Several centrist groups are holding conversations behind the scenes. The ones I know about are regional efforts without the broad participation from across the ideological spectrum needed to craft a meaningful solution.
Short of disorderly schism, what are the actual options before us?
Finish What We Started
The most straightforward option is to pass the rest of the Traditional Plan at General Conference 2020. One reason we are so rudderless presently is that the heart of the Traditional Plan was not approved by GC2019 but was shuffled off to a committee where it died. Time was eaten up before it had a chance to be brought back for plenary vote. But there will be much more time next year. This part of the plan requires each annual conference to decide whether it can follow the BOD or not. Those that will not are encouraged into a new self-governing status where they can form their own future. Individual churches and clergy can decide, if they like, to go or stay. Only those staying will be subject to the more explicit accountability language in the Discipline.
If the whole Traditional Plan had passed GC2019, we would now have a roadmap for the future. Some would leave. Some would stay. All annual conference and local church property would be protected. I expect a movement will surface to simply finish what GC2019 started. The votes should be present to do that. But that will require a second impossibly ugly General Conference. Some on the traditional side want to press the advantage and some believe a replay of 2019 will be unacceptably damaging to the church.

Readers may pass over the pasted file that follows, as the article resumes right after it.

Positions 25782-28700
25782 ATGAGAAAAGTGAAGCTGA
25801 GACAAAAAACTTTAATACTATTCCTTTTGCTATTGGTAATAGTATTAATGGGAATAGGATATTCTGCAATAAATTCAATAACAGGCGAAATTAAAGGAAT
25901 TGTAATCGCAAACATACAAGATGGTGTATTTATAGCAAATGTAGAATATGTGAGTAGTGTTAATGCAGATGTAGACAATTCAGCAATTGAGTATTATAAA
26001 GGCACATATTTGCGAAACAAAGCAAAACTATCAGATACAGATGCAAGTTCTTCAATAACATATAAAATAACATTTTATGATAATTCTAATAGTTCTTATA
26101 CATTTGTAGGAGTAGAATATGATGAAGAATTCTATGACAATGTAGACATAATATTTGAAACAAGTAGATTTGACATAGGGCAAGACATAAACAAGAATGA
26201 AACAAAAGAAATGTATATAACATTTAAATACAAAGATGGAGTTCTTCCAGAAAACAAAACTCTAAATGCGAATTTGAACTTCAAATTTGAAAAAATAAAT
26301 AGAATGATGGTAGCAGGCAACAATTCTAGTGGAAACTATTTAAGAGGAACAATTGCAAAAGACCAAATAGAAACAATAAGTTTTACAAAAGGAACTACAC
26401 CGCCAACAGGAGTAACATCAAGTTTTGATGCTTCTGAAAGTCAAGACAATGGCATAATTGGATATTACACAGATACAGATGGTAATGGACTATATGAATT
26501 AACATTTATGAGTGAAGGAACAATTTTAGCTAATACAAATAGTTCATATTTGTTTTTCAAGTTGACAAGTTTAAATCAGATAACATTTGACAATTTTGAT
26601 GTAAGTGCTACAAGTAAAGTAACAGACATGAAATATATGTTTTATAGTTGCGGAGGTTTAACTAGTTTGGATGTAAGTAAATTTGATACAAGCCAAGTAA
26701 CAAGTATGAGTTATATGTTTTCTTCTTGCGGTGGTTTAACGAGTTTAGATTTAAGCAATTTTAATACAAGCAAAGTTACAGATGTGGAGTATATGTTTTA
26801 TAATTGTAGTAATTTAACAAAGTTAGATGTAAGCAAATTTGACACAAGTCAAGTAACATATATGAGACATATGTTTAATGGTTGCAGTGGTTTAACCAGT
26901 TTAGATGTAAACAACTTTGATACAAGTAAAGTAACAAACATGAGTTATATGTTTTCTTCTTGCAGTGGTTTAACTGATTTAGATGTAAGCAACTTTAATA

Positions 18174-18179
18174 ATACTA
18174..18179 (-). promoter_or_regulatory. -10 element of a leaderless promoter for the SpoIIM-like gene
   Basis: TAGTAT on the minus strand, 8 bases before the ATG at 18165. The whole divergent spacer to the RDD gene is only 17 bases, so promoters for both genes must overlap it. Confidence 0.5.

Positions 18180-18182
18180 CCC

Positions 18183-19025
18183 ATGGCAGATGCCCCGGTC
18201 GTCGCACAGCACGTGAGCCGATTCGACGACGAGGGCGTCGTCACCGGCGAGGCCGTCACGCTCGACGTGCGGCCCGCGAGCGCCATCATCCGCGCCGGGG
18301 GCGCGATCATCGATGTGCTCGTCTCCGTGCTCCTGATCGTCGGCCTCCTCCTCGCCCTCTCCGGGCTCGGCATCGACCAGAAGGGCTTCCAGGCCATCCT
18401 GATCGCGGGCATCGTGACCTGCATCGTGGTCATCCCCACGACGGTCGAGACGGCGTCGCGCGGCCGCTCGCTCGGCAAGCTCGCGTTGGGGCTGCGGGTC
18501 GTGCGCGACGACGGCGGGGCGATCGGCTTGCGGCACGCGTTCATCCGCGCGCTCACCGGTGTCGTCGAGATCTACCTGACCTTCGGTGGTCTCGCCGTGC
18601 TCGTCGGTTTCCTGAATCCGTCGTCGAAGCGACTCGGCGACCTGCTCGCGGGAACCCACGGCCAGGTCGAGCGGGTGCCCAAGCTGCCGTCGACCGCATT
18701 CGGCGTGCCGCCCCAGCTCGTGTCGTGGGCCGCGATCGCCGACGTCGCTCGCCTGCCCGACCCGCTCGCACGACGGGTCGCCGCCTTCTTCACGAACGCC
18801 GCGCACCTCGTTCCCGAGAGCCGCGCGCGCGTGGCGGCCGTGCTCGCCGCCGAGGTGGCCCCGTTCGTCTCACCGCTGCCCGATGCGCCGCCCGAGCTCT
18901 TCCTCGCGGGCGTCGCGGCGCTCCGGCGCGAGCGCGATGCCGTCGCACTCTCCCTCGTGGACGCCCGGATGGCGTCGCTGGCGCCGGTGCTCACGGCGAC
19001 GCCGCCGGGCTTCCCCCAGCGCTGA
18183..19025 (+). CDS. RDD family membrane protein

The Connectional Conference Plan?
Since GC2019, my email has been lighting up with messages from new converts to the CCP. I appreciate the sentiment, but that ship sailed and will not be coming back. Tom Lambrecht made a pitch for the Connectional Conference Plan (as a back-up proposal should the Traditional plan fail) at the Africa Initiative meeting prior to GC2019. He was nearly booed off the stage (I am over-stating things, but you get the point). Those gathered saw no difference between the CCP and the One Church Plan. In their minds, the CCP, too, amounted to the UMC lending its name to the practice of homosexuality. It was then I admitted that my favorite Way Forward plan would not work. The lack of support demonstrated even among U.S. delegates sealed the fate of the CCP.
Is the CCP fixable? The UMC would need to be restyled as a United Methodist Communion, or perhaps an association of autonomous churches. Even the humble Council of Bishops proposed in the CCP (a conversation group handling ecumenical concerns with no general superintendency) would need to disappear. The remains of the denomination would become something like a holding company from which our general agencies would offer their services on a contract basis to the various churches involved. But with these changes, I don’t think we are talking about the CCP anymore. We are talking about…